Emma, according to Blair Beed's excellent book, TITANIC VICTIMS IN HALIFAX GRAVEYARDS, the White Star Line paid for one size of stone. If the families wanted a bigger stone, or inscription, they had to pay for it. Fairview Lawn Cemetery is the only one of the three cemeteries that has some larger stones, and also the only one where more than the name, date of death and assigned body number appear. I am no stone expert but they seem to be of granite, and I imagine, from driving the coastline, there must be local granite quarries. One interesting fact from the book, White Star had asked E.W. Christie to design the Titanic plot, and the curve of the line of the 4th row and the top of the fourth row of stones suggests the effect of the bow of a ship. Between the top of the first row and the top of the fourth row, there is a gap left suggesting the gash which was supposed to have been made in Titanic's side. Hard to say whether or not this was deliberate.
Emma- just reading Alan Ruffman's book.TITANIC REMEMBERED- it says White Star gave Frederick Bishop of Halifax Marble Works the contract for the gravestones and other stone and concrete work around the plots. Bishop put in the concrete coping along the heads of the stones as a base for the later placement of markers. I think they are called "footings" here in the US. The coping was put 3 to 4 feet below ground level with about 6 inches showing above and 14 inches across. By mid-October 1912 the polished bevel-topped black granite stones arrived. They came in lots as the quarry could not provide that many all at once. Baron De Hirsch was installed first and are thought to have been set by November 6th. White Star paid for the caskets from Ontario, all expenses relating to burials and the upkeep, until 1930, of the cemeteries when it created a fund with the Royal Trust Co. of Canada for perpetual care. In 1944 Halifax City assumed responsibility for Fairview, and in the 1980's the transfer of the trust fund divided resources among the 3 cemeteries. In 1998 improvements were made to all three which included resetting stones and adding pathway signs.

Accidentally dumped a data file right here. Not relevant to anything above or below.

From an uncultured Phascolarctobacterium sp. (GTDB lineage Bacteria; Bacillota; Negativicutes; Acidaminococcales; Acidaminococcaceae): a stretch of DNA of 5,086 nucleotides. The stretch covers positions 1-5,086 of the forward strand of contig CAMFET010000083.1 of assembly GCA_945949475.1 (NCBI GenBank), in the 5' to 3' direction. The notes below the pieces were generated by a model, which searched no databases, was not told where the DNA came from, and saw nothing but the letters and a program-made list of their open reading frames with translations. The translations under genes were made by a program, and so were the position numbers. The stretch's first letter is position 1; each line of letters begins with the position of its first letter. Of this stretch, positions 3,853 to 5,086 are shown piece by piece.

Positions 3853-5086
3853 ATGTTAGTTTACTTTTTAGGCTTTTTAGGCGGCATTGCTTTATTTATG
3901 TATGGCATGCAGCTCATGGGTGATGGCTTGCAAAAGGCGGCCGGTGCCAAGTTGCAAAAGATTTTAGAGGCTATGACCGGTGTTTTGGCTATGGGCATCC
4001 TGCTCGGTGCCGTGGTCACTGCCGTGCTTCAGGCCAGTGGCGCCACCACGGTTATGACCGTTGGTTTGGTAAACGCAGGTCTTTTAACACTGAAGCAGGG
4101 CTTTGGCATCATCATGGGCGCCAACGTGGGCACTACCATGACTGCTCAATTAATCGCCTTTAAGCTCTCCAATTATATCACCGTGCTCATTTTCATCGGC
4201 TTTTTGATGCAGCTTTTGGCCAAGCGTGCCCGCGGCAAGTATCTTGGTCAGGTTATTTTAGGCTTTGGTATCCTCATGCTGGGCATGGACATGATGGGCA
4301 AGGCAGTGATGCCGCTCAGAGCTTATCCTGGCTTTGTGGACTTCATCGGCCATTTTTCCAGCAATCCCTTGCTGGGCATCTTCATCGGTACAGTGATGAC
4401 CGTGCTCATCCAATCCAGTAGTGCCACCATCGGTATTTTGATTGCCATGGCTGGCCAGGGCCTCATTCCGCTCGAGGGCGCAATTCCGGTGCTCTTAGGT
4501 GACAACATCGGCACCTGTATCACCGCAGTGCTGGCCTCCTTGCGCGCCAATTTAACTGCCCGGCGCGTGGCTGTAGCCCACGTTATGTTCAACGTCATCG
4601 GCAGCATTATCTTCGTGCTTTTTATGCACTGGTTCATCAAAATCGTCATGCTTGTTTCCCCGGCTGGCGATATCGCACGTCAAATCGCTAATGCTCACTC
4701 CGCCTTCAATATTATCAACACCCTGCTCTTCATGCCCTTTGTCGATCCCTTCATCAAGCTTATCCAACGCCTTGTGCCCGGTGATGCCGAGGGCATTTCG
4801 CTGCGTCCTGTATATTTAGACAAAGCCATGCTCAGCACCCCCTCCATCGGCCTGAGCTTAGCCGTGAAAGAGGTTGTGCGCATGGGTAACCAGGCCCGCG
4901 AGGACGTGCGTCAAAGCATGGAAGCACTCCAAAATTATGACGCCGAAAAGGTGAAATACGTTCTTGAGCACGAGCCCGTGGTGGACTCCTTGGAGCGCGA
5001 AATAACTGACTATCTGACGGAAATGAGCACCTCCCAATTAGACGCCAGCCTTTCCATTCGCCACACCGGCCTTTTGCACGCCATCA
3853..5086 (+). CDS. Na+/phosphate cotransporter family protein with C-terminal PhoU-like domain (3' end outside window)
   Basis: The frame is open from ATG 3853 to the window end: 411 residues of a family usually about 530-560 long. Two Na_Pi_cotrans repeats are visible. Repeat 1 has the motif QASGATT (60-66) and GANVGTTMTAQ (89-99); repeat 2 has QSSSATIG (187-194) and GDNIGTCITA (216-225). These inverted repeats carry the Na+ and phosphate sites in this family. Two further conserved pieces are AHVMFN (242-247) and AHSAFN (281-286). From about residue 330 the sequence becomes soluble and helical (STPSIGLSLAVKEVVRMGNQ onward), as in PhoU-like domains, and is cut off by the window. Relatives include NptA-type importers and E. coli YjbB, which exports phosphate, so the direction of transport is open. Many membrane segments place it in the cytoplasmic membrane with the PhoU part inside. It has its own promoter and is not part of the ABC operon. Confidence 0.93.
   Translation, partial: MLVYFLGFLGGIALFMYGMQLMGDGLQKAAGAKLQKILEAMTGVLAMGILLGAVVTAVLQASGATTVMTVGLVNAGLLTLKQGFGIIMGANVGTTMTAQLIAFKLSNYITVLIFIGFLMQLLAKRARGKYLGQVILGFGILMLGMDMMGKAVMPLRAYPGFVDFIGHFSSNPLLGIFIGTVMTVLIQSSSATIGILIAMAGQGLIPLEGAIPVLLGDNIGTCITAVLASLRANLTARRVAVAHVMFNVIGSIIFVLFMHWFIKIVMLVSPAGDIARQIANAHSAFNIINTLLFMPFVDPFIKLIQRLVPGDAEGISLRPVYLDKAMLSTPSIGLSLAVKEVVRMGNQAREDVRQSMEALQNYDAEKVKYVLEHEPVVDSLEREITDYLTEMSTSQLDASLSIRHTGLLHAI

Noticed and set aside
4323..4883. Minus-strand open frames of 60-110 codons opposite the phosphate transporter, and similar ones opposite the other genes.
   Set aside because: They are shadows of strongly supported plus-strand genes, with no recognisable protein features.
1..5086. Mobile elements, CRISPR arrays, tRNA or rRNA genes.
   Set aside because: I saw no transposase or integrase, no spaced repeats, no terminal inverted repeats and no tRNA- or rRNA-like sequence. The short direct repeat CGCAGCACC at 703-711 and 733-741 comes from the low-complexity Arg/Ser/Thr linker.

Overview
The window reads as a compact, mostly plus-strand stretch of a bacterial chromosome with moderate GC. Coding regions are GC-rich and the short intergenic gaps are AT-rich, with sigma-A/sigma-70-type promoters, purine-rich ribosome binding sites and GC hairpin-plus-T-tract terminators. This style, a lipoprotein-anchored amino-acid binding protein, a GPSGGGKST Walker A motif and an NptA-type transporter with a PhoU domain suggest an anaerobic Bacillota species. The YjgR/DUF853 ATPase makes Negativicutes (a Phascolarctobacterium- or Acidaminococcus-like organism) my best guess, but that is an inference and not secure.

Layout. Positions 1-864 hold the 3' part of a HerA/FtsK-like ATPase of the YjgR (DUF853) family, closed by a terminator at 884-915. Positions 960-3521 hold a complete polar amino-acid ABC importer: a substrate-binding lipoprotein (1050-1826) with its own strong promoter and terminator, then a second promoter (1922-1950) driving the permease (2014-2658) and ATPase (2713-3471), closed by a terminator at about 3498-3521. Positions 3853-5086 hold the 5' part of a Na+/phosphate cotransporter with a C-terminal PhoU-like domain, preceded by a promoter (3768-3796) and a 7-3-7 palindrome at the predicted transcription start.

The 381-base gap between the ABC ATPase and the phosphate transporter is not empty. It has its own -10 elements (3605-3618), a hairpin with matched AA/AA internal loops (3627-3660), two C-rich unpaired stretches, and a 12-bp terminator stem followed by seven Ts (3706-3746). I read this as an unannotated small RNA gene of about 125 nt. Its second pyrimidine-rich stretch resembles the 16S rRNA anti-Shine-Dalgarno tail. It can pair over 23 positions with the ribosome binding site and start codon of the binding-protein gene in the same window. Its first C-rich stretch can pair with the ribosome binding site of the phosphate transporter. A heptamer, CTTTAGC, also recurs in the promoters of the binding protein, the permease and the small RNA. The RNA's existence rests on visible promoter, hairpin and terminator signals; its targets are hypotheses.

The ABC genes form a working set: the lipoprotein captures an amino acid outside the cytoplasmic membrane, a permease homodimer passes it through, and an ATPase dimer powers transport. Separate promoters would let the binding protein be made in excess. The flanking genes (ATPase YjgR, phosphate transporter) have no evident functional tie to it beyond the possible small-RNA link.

I am trying to track down the source of the Titanic victims' gravestones in the City Cemeteries of Halifax, Nova Scotia.
Some information has suggested that the stone may be from a quarry local to Halifax but the age of rock is apparently not compatible.
The stones are similar to the Gabbros of Aberdeenshire, Scotland and possibly those of Ireland but no historical record has come to light indicate their origin.
Anyone know who made the gravestones or where the stone was from?
[Moderator's Note: This message, originally posted as a separate subtopic, has been moved to this pre-existing thread addressing the same matter. MAB]
In October 2001, I took a guided tour through the Fairview Cemetery. It was quite impressive. The gravestones are laid out in the form of the ship with the point (bow) facing the sinking. On the right side (starboard) there is a break in the line, representing the fatal blow.
We also toured the Maritime Museum. I enjoyed observing the items recovered from the surface; however, it did not have the overall affect on me that the graveyard tour did. IMO, there is something about the people that ties you to the tragedy.